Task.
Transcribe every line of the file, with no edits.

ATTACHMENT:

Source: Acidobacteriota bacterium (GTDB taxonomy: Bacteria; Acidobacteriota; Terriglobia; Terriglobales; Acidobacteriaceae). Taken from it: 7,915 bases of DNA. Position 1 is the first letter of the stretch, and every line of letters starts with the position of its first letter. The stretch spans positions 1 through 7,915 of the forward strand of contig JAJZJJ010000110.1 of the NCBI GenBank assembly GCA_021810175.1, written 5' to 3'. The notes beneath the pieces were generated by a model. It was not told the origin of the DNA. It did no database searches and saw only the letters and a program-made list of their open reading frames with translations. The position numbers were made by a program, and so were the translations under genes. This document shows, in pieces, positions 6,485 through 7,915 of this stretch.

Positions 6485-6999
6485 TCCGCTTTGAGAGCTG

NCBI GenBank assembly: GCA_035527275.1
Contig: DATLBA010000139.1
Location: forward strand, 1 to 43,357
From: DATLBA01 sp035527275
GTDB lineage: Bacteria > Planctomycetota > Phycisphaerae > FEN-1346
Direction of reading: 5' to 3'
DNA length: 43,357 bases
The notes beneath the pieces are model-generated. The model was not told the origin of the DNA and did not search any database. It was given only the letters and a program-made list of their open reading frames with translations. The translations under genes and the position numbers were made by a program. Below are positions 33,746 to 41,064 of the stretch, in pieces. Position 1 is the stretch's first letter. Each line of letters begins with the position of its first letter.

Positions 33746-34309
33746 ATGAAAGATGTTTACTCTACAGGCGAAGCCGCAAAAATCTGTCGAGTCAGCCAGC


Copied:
Source: Acidobacteriota bacterium (GTDB taxonomy: Bacteria; Acidobacteriota; Terriglobia; Terriglobales; Acidobacteriaceae). Taken from it: 7,915 bases of DNA. Position 1 is the first letter of the stretch, and every line of letters starts with the position of its first letter. The stretch spans positions 1 through 7,915 of the forward strand of contig JAJZJJ010000110.1 of the NCBI GenBank assembly GCA_021810175.1, written 5' to 3'. The notes beneath the pieces were generated by a model. It was not told the origin of the DNA. It did no database searches and saw only the letters and a program-made list of their open reading frames with translations. The position numbers were made by a program, and so were the translations under genes. This document shows, in pieces, positions 6,485 through 7,915 of this stretch.

Positions 6485-6999
6485 TCCGCTTTGAGAGCTG

NCBI GenBank assembly: GCA_035527275.1
Contig: DATLBA010000139.1
Location: forward strand, 1 to 43,357
From: DATLBA01 sp035527275
GTDB lineage: Bacteria > Planctomycetota > Phycisphaerae > FEN-1346
Direction of reading: 5' to 3'
DNA length: 43,357 bases
The notes beneath the pieces are model-generated. The model was not told the origin of the DNA and did not search any database. It was given only the letters and a program-made list of their open reading frames with translations. The translations under genes and the position numbers were made by a program. Below are positions 33,746 to 41,064 of the stretch, in pieces. Position 1 is the stretch's first letter. Each line of letters begins with the position of its first letter.

Positions 33746-34309
33746 ATGAAAGATGTTTACTCTACAGGCGAAGCCGCAAAAATCTGTCGAGTCAGCCAGC